“It’s important that we focus on the wide challenges of the metaverse,” said Almond. “Not all are privacy related. The privacy framework is in pretty good shape, having the right tenets in place.”

But the range of regulatory concerns that relate to the metaverse will run much broader. “For online safety in the UK, Ofcom is due to take a new regime. There are regulations around advertising. On competition, I was interested to hear references to an interoperable metaverse, which raises questions about who has the infrastructure that runs the metaverse itself. And the broader health, social and equity questions.

“It’s not going to be one regulator’s job to regulate the metaverse. It’s going to be important that regulators join up. In the UK we are working with a collection of regulators – the Digital Regulation Cooperation Forum. We need to get these choices right.”

“Whether current regulations deal with it, we can’t really tell, said O’Carroll. “We have GDPR and privacy laws.

“If we want the level of sophistication that is being dreamed about at the moment, there is a long way to do. The Digital Services Act, the Digital Markets Act and the AI act are all going to apply, but there might be some more niche regulation to go with it.

“We don’t want to end up with a bandaged solution.”

Fortunately, regulators and technology providers have the opportunity to align, not least at a forum like RAID. “We are at the very start of the journey – it’s not going to happen overnight,” said Fratta.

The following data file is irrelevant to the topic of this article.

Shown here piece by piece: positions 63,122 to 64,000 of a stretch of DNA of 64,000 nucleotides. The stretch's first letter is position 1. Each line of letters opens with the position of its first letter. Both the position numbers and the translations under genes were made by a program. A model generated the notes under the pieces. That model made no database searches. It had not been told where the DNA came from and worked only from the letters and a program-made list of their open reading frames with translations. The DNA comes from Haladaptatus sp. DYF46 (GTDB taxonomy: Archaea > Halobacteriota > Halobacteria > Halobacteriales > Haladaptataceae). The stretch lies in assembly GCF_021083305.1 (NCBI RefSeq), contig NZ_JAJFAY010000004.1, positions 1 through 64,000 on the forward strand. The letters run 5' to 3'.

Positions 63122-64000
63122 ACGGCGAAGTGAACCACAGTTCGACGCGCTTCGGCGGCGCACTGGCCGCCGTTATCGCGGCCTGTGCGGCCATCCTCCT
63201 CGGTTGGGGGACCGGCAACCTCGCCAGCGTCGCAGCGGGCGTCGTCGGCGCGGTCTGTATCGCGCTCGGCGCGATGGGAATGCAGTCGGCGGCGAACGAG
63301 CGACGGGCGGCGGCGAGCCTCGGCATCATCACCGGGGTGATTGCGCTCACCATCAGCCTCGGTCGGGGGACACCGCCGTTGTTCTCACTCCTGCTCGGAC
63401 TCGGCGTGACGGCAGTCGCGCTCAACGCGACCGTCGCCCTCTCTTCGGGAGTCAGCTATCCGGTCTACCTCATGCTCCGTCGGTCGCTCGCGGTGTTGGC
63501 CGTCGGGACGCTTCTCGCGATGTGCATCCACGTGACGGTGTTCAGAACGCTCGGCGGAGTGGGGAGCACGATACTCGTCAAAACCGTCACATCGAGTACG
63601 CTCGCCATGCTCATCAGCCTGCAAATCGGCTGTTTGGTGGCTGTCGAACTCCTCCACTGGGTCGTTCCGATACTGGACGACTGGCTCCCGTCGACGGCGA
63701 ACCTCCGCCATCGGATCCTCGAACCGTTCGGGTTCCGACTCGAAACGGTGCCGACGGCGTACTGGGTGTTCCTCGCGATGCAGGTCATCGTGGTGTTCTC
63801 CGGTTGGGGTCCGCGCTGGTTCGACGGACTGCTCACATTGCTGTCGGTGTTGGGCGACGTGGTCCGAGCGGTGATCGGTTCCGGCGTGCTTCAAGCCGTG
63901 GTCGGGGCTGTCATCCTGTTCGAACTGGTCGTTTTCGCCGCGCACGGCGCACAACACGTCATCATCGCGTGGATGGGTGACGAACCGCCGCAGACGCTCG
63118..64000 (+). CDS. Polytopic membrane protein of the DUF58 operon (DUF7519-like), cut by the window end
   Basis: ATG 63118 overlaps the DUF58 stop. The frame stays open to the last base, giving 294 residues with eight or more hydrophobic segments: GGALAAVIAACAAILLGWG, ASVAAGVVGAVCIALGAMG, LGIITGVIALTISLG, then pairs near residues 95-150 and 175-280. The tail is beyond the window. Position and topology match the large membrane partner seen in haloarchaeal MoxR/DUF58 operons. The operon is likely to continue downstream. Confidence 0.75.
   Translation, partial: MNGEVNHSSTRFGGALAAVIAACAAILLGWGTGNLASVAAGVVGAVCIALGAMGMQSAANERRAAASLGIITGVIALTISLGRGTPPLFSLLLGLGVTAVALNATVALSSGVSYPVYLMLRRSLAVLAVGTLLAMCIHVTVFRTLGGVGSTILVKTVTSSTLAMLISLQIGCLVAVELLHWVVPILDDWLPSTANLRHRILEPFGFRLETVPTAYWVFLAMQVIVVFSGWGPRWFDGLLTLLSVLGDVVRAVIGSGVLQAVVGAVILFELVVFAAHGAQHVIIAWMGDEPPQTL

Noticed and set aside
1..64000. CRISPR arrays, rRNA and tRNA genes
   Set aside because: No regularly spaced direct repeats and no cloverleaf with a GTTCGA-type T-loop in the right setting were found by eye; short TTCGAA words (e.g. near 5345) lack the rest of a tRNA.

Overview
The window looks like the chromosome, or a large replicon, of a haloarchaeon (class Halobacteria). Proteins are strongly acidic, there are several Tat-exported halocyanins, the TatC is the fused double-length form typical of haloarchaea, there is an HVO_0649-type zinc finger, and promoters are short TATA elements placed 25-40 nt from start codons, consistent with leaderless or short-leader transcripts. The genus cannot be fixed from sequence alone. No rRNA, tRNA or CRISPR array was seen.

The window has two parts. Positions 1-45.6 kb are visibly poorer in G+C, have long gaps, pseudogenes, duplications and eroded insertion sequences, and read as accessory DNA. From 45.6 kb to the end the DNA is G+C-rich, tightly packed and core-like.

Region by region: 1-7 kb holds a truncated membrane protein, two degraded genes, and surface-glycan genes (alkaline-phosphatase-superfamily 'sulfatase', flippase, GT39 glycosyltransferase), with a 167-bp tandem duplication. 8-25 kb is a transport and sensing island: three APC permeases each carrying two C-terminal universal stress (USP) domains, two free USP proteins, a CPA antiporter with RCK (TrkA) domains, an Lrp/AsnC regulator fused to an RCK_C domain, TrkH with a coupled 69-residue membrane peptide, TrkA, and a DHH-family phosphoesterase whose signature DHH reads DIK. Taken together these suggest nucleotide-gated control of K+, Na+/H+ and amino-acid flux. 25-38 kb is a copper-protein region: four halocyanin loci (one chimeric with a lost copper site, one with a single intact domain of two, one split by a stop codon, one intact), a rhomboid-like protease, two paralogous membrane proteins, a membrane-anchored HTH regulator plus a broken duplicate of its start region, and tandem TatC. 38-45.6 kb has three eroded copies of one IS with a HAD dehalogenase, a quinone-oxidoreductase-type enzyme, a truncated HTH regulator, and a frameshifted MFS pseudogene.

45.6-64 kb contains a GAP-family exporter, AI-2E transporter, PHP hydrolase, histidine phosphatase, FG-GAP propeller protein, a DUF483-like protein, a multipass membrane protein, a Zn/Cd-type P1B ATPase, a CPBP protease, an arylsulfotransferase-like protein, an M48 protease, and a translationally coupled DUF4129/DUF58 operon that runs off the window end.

“If we start now, we have the option to build the policy while we develop the technology.”

Lowijs cautioned against overregulation and prohibiting things in the metaverse that are acceptable offline. “Here in Amsterdam, cyclists see traffic lights as recommendations; we go through reds all the time. We can do that in the physical world – but how will that be done in the metaverse? Can you move around without being identified? Will the rules allow for breaking the rules as well?”


Reducing energy consumption

Another major concern is the potential impact on the climate of the large amounts of energy the metaverse might require. The first of the “three Rs” of sustainability – “reduce” – applies here.

“We should apply the principles around data limitation,” said Almond. “We should create a metaverse that only contains what it needs to contains.”

Lowijs pointed out that advances in computing power will also increase efficiency, citing Moore’s law. “If computers get better, then this will level off.”

He also pointed out that people might have to travel less.

“Nothing beats being physically together, but if you cannot be then the metaverse is the way to be closer than is possible on the internet” said Fratta. “It is immersive, engaging and will unlock new ways for communities to be together.”

Fratta also assuaged concerns that people would spend more time hooked up to devices. “It’s not that we’ll spend more time online, but we’ll have a much better experience online: instead of staring at that screen on the phone, you’re going to have a better experience.”


The panel discussion on The Internet of the Future was moderated by Nicole Wolters Ruckert, Counsel, Allen & Overy. This article was written by Ben Avison, Editorial & Conference Director, Cavendish Group.